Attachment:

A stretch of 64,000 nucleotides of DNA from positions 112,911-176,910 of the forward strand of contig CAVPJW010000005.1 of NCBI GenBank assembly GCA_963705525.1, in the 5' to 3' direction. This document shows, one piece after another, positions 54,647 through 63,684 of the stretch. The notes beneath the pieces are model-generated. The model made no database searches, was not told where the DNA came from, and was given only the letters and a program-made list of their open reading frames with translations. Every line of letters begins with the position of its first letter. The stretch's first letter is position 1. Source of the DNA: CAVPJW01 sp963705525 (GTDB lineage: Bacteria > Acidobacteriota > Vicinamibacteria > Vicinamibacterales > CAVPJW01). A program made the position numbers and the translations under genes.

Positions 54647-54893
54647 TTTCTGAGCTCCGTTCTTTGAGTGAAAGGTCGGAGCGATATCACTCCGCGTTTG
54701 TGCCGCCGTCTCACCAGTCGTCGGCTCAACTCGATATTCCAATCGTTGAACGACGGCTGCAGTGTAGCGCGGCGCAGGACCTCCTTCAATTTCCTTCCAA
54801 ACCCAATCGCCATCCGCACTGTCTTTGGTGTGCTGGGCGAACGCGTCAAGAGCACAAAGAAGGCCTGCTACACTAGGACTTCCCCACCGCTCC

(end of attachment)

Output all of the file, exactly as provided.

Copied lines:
A stretch of 64,000 nucleotides of DNA from positions 112,911-176,910 of the forward strand of contig CAVPJW010000005.1 of NCBI GenBank assembly GCA_963705525.1, in the 5' to 3' direction. This document shows, one piece after another, positions 54,647 through 63,684 of the stretch. The notes beneath the pieces are model-generated. The model made no database searches, was not told where the DNA came from, and was given only the letters and a program-made list of their open reading frames with translations. Every line of letters begins with the position of its first letter. The stretch's first letter is position 1. Source of the DNA: CAVPJW01 sp963705525 (GTDB lineage: Bacteria > Acidobacteriota > Vicinamibacteria > Vicinamibacterales > CAVPJW01). A program made the position numbers and the translations under genes.

Positions 54647-54893
54647 TTTCTGAGCTCCGTTCTTTGAGTGAAAGGTCGGAGCGATATCACTCCGCGTTTG
54701 TGCCGCCGTCTCACCAGTCGTCGGCTCAACTCGATATTCCAATCGTTGAACGACGGCTGCAGTGTAGCGCGGCGCAGGACCTCCTTCAATTTCCTTCCAA
54801 ACCCAATCGCCATCCGCACTGTCTTTGGTGTGCTGGGCGAACGCGTCAAGAGCACAAAGAAGGCCTGCTACACTAGGACTTCCCCACCGCTCC